Kirsten Gillibrand: It's 'Vital' That a Woman Becomes President in 2016

Manuel Balce Ceneta/AP file photo

 Speaking to an intimate audience of almost exclusively women on Tuesday, Sen. Kirsten Gillibrand asserted that it was critical not only for Democrats to nominate a woman in 2016, but also for that woman to become president.

At a recording of the SiriusXM radio show The Agenda put on by the liberal women's group EMILY's List, where the New York Democrat appeared on a panel to discuss women's increasing influence in politics, Gillibrand didn't play coy about who the next woman president should be.

"I am very hopeful that Secretary Clinton will decide to run," she said. "I think she's the strongest candidate the Democrats could field."

Gillibrand painted herself as one of Hillary Clinton's biggest supporters, emphasizing that she would pledge her full support for a Clinton run. But she also made sure to highlight her own legislative efforts to help women. Universal prekindergarten, paid leave, and combatting sexual assault in the military are all central to creating a better country for women, she said.

Less than 10 minutes into the discussion, Democratic strategist Bill Burton, who was on the panel with the senator, made a veiled reference to the possibility of Gillibrand running. Smiling and angling toward the senator, Burton said he hopes his 3-year-old son will see a woman president, "whether that's Hillary Clinton or somebody else."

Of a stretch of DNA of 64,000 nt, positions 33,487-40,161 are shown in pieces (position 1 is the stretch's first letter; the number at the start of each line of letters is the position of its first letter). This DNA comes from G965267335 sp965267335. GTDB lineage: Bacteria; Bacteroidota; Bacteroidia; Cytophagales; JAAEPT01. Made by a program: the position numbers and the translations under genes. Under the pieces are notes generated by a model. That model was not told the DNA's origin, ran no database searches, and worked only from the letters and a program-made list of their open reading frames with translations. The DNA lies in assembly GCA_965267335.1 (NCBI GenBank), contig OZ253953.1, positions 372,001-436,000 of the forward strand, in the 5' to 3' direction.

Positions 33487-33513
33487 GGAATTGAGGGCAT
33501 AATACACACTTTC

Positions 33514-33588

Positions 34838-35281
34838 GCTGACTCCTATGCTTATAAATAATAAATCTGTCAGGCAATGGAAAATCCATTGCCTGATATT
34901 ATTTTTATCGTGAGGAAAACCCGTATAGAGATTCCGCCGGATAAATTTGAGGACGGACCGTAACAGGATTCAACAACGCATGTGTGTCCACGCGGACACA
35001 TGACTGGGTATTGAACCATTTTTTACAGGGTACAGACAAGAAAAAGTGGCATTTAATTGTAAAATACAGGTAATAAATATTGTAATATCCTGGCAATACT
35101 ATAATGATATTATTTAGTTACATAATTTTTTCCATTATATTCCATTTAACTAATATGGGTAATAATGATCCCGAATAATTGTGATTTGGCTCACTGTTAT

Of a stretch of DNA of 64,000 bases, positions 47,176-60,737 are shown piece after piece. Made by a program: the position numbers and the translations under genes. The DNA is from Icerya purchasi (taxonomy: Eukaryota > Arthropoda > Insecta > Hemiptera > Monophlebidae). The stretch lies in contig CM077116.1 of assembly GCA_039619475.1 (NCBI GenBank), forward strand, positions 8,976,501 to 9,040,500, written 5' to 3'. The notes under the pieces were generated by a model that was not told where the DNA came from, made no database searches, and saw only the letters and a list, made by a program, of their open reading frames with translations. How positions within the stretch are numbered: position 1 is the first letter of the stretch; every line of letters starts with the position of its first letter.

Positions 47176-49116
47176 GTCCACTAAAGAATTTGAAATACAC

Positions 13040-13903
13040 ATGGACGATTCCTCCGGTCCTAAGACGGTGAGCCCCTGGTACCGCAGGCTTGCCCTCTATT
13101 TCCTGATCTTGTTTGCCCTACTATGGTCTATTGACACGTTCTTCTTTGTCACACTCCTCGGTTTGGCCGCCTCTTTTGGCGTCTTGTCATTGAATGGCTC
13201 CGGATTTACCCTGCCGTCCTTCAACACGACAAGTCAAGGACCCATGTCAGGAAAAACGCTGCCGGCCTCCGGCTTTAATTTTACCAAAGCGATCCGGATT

Gillibrand has made it clear that if Clinton runs, she won't—she told National Journal after the event that she'll support Clinton "110 percent." But her efforts to engage women voters point to a savvy politician playing the long game. Aligning herself with powerful women's groups sets her up to be Clinton's heir apparent as the voice for women in the Democratic Party. After Clinton likely takes her turn in 2016, Gillibrand will be well-prepared to assume that role.

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